As the weather turns warm, outdoor activities for children are more frequent. In the face of dazzling sunshine and strong ultraviolet rays, for the child of one-year-old or so, can they wear sunglasses? There is much relevant information on the Internet, but the answer is mixed. Can the child wear sunglasses?
What is ultraviolet light first?
Ultraviolet light or UV refers to the sun in the wavelength of 100 to 400 nanometers (nm) of invisible light. According to the wavelength, the UV light can be divided into UVA (wavelength 320 ~ 400nm, long-wave ultraviolet), UVB and UVC.
UVA penetrates clothing and human skin much more strongly than UVB, which reaches the dermis and acts on the melanin in the epidermis, so it is known as the "tanning segment". Although UVA won't cause skin acute inflammation, it will do harm to the skin. The process is slow just, but it is more terrible after accumulating for a long time. So, UVA is one of the causes of aging and serious damage to the skin. UVB UVB(wavelength 280 ~ 320nm, UVB) has moderate penetration, most of which is absorbed by the ozone layer as it enters the atmosphere, and less than 2% reaches the Earth's surface.
However, due to the higher order of UVB, long-term or excessive irradiation will still produce strong light damage to the skin, causing dermal vascular dilation of the irradiated parts, tanning, redness, peeling, skin aging, and other symptoms. Serious cases can cause skin cancer. Therefore, UVB is also known as the ultraviolet sunburn segment. UVC (wavelength 100 ~ 280nm, short-wave ultraviolet light) penetration ability is weak, and it can not penetrate most of the transparent glass or plastic, and when it passes through the stratosphere of the Earth's surface, it is almost completely absorbed by the ozone layer and cannot reach the Earth's surface. However, in recent years, the ozone layer has been constantly destroyed, and the harm of UVC to the human body has gradually attracted people's attention. To sum up, we find that UVC is fully absorbed by the earth's ozone layer, and UVA and UVB reach the earth's surface.
Hazards of UV
When our eyes are exposed to sunlight, in addition to the eyelid skin, UV is absorbed by the conjunctiva, cornea, aqueous humor, lens, retina, and uvea of the eyeball. The cornea is transparent and absorbs mostly ultraviolet light less than300 nanometers, so 98% of the UVB that reaches the surface of the eye is absorbed by the cornea and aqueous humor. About 50% of the UVA passes through the cornea and aqueous humor and travels onto the lens. The lens is transparent in childhood, but as you age, the ultraviolet light you absorb accumulates, and the lens becomes cloudy, white, and yellow. This is a senile cataract, and this is why we need cataract surgery. Because the lens of children and adults is different in color and absorption of ultraviolet light, more than 300 nanometers can pass through the child's lens (a peak of 380 nanometers), while more than 400 nanometers can pass through the adult lens (a peak of 575 nanometers). As a result, UVA can be absorbed mostly by the adult lens, but easily passes through the child's lens to the most sensitive and fragile destinations, the retina and choroid. As a result, ultraviolet light can cause more damage to children's eyes. Long-term UV exposure can cause or aggravate eye diseases such as macular degeneration, cataracts, and skin cancer. According to the American Academy of Pediatrics (AAP), about 80 percent of a person's lifetime sun exposure occurs before the age of 18. This can lead to worse skin and eye health problems in adulthood, so it's especially important for infants, children, and teens to use proper UV protection (sunscreen, protective clothing, hats, and sunglasses) early on.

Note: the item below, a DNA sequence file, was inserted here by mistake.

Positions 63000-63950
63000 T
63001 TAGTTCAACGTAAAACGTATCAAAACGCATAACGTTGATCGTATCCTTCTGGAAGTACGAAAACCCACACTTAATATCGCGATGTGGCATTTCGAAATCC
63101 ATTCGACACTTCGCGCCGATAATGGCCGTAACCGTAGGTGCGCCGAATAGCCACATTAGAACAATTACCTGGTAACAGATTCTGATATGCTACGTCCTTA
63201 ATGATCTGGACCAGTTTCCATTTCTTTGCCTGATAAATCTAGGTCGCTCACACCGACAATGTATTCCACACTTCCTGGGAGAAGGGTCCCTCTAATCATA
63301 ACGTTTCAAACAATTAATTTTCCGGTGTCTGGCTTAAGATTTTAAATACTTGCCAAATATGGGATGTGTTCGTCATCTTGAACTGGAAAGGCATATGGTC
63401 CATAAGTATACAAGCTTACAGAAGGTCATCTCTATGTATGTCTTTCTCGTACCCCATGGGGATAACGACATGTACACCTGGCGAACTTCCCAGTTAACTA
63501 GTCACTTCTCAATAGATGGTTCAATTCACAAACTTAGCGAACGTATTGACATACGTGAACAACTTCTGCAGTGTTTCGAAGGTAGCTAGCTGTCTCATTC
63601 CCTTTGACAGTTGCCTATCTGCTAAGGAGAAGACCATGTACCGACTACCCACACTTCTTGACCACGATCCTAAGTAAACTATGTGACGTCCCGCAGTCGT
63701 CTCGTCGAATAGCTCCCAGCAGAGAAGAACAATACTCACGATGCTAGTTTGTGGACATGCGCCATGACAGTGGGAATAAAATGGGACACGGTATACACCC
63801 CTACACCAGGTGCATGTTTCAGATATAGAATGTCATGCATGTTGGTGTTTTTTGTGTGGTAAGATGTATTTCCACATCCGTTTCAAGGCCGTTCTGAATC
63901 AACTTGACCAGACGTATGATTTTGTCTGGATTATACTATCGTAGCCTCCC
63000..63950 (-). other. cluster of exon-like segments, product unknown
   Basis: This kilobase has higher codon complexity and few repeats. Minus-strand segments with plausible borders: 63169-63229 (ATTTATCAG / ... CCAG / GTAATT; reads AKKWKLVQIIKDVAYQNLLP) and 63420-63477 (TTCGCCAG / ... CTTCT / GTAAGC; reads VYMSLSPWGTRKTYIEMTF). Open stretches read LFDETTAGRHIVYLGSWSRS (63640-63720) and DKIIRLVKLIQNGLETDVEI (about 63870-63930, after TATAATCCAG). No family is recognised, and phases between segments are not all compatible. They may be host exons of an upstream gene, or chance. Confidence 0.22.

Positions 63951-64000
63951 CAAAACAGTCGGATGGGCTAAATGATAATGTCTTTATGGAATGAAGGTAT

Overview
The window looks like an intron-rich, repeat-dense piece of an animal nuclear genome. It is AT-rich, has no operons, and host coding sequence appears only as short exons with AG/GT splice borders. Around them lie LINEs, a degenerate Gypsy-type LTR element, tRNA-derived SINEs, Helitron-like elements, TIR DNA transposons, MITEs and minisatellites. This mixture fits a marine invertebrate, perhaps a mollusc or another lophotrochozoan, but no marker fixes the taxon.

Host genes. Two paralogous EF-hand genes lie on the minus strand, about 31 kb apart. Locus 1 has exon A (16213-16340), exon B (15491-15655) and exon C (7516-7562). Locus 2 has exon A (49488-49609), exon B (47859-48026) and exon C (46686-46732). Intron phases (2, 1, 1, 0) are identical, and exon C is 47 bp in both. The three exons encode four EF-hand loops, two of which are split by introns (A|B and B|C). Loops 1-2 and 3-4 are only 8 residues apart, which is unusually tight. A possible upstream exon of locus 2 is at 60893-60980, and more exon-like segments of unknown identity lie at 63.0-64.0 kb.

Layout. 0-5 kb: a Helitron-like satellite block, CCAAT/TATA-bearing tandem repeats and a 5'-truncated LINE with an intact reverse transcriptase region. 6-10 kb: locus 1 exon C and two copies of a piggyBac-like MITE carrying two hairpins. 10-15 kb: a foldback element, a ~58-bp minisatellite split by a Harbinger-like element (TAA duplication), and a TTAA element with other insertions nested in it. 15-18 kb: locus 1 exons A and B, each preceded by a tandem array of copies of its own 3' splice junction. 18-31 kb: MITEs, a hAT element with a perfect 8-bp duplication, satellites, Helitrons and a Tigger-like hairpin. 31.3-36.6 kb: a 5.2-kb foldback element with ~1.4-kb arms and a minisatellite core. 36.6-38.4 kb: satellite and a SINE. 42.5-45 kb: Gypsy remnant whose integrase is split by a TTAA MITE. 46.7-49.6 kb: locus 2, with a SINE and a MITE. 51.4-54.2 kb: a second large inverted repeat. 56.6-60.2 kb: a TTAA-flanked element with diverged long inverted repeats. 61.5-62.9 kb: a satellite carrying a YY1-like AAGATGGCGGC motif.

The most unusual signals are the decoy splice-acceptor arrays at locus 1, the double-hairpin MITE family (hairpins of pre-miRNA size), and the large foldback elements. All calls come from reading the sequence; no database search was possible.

When can a child wear sunglasses?
According to some reports, "Sunglasses are not recommended for young children because their visual function is not yet fully developed and requires more bright light and clear image stimulation. Sunglasses can affect their visual development." Objectively speaking, sunglasses also filter part of visible light while blocking ultraviolet light, but sunglasses do not completely block visible light, and the wear time is not long. If qualified professional sunglasses are chosen, ensuring filtering off ultraviolet rays and enough light transmittance rate, they will not bring negative effects to infant vision development. Children over 6 months old can wear professional sunglasses for physical sun protection.
Children under 6 months also need sunscreen, but because they are too small to wear glasses well, so when traveling, they can choose sunscreen clothes and hats, and other measures. Children over 6 months of age can wear sunglasses, but it should be based on the actual situation. Since children under 3 years old cannot move independently, it is difficult for them to use sunglasses together, and the temples may poke the eyes. If they want to wear sunglasses, they should choose the style with high safety and comfort. If you don't use sunglasses, you can choose sunscreen clothing and hats, and other protective measures when traveling. Children over 3 years old have a little more ability to move independently. Parents can let their children choose qualified sunglasses under the guidance of professional staff. Wear sunglasses outdoors in strong sunlight or UV environment (try not to wear sunglasses for more than 1 hour). And once away from the strong light or ultraviolet environment, it is necessary to take off in time. Do not wear indoors. Remember, you must not let the child wear sunglasses for too long, because it will cause eye fatigue and even affect visual development.